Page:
Friday

5th Mar 2021

Ukraine enlargement plea falls on deaf ears

  • Helsinki: Yushchenko got nothing on enlargement (Photo: eu2006.fi)

Ukraine president Viktor Yushchenko continued to hammer on enlargement as the EU-Ukraine meeting in Helsinki drew to a close on Friday (27 October) afternoon, but got zero political commitment in return.

The dioxin-scarred Orange Revolution veteran told press he was "occasionally worried about the intention to determine EU borders" adding "we hope these discussions will not result in the creation of some new Berlin Wall along the EU borders."

Read and decide

Join EUobserver today

Become an expert on Europe

Get instant access to all articles — and 20 years of archives. 14-day free trial.

... or subscribe as a group

Ukrainians "need to see the European doors open" the president stated, warning that unless the new EU-Ukraine treaty for post-2007 relations contains explicit recognition of Kiev's accession hopes "the political chapter of the agreement will have no sense."

Mr Yushchenko assured Brussels there would be no rerun of last year's winter gas crisis and said he would co-sponsor new pipelines to bring Caspian oil and gas to Poland under the "Brody" project and to Austria under the "Nabucco" scheme.

"The integration of the Ukrainian energy system into the European energy network is a part of Ukraine's strategic ambition to join the European Union," he said, having previously suggested membership talks could start in 2008.

But European Commission president Jose Manuel Barroso gave a blunt response to the president's call, saying "Ukraine is not ready, and we are not ready [for discussions on enlargement]," AP reports.

"Ukraine still has reforms to do...and today in the European Union, member states are not ready to assume new membership obligations," Mr Barroso stated, adding that his words are not a "negative signal" but a spur to work on the new pact.

Enhancing relations

Official talks on the so-called "Enhanced Agreement" [EA] between the EU and Ukraine are tabled to start in early 2007, with a "deep free trade area" at the heart of the programme dependent on Ukraine's speedy entry into the WTO.

But the draft EA treaty contains nothing on enlargement so far, while Friday's summit conclusions foresee only a "development of stronger economic and trade relations" and "increasingly close co-operation" on foreign policy.

Politically speaking, the draft EA puts Ukraine on a par with other EU "neighbourhood" states such as Morocco or Azerbaijan at a time when Europe is suffering from post-2004 enlargement fatigue but engaging in ever-closer relations with Russia.

Meanwhile, external relations commissioner Benita Ferrero-Waldner told Reuters "it is a particularly difficult time for the process of democratic consolidation and the overall reform process in Ukraine."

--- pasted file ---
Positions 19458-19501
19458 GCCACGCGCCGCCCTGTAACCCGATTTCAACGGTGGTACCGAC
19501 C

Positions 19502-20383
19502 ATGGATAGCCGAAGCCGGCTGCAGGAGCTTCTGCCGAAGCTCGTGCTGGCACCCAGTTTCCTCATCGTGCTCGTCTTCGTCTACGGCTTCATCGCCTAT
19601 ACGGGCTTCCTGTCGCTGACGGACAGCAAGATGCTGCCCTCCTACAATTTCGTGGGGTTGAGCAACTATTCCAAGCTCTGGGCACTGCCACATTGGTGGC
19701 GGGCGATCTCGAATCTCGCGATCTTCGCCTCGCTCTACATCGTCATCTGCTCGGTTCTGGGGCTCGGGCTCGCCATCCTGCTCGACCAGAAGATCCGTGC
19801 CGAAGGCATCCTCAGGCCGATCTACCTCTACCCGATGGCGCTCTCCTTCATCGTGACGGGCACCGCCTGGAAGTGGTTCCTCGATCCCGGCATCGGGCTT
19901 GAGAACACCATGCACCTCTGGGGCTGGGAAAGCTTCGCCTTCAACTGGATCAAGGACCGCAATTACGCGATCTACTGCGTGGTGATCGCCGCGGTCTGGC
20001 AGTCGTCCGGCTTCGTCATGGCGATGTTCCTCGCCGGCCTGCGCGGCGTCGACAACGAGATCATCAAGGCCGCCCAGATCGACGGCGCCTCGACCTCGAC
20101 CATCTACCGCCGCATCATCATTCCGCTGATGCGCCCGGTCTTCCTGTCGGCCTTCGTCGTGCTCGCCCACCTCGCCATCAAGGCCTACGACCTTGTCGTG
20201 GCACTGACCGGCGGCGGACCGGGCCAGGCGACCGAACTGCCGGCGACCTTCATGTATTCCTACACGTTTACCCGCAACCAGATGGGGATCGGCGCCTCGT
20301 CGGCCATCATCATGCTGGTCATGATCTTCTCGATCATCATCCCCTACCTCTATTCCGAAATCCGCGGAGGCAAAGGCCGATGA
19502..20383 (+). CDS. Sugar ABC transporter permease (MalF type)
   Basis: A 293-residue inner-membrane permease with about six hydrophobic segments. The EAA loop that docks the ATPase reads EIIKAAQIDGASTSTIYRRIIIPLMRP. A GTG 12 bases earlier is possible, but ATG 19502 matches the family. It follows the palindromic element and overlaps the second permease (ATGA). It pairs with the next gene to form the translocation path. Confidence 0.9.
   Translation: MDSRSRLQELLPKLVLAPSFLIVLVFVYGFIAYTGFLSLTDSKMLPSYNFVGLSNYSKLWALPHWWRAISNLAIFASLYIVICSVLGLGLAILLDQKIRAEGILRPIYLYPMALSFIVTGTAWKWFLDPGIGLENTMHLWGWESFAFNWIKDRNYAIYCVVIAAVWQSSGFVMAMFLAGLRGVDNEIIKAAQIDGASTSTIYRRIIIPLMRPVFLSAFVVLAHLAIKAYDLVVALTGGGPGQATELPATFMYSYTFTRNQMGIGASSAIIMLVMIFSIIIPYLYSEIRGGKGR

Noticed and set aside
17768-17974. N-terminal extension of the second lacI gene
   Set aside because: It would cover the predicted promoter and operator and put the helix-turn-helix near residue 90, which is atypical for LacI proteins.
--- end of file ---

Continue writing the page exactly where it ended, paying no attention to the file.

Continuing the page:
EU voices stability worries

"Political stability will be one of the key priorities that president Yushchenko has to find," she added, in reference to the recent comeback of Russia-friendly, anti-NATO politician Viktor Yanukovych as Ukraine's PM.

Brussels is wary that Yushchenko-Yanukovych wrangling could slow down WTO entry and the creation of the EU free trade zone, or even damage sensitive projects such as the EU border monitoring mission for the breakaway Moldovan region of Transdniestria.

"The importance of the continued implementation of the joint declaration by Ukraine and Moldova on customs was highlighted," the summit conclusions said on the Transdniestria customs scheme, which is deeply disliked by Russia.

Friday's summit also saw the EU and Ukraine ink a deal on cheap EU visas from 2007 onward and Ukrainian phone operator, Ukrtelecom, sign a contract to buy 3G mobile phones from Finnish giant Nokia.

Brussels and Kiev to discuss ties ahead of crucial elections

EU and Ukrainian leaders will on Friday meet to discuss advancements on a new bilateral agreement with Kiev hoping it will make a clearer allusion to eventual EU integration, but Brussels is still keeping Ukraine at arm's length.

Opinion

Why Russia politics threaten European security

Russia could expand hostile operations, such as poisonings, including beyond its borders, if it feels an "existential" threat and there is no European pushback.

Analysis

Ten years on from Tahrir: EU's massive missed opportunity

Investing in the Arab world, in a smart way, is also investing in the European Union's future itself. Let's hope that the disasters of the last decade help to shape the neighbourhood policy of the next 10 years.

Stakeholders' Highlights

  1. Nordic Council of MinistersNordic Council to host EU webinars on energy, digitalisation and antibiotic resistance
  2. UNESDAEU Code of Conduct can showcase PPPs delivering healthier more sustainable society
  3. CESIKlaus Heeger and Romain Wolff re-elected Secretary General and President of independent trade unions in Europe (CESI)
  4. Nordic Council of MinistersWomen benefit in the digitalised labour market
  5. Nordic Council of MinistersReport: The prevalence of men who use internet forums characterised by misogyny
  6. Nordic Council of MinistersJoin the Nordic climate debate on 17 November!

Latest News

  1. China and Russia abusing corona for geopolitics, Lithuania says
  2. Worries on Europe's infection surge, after six-week drop
  3. EU wants large firms to report on gender pay-gap or face fines
  4. EU Commission cannot hold Frontex to account
  5. Orbán leaves EPP group - the beginning of a long endgame
  6. 'Corporate due diligence'? - a reality check before EP votes
  7. Austrian ex-minister joins list of EU's pro-Kremlin lobbyists
  8. Internal Frontex probe to deliver final report this week

Join EUobserver

Support quality EU news

Join us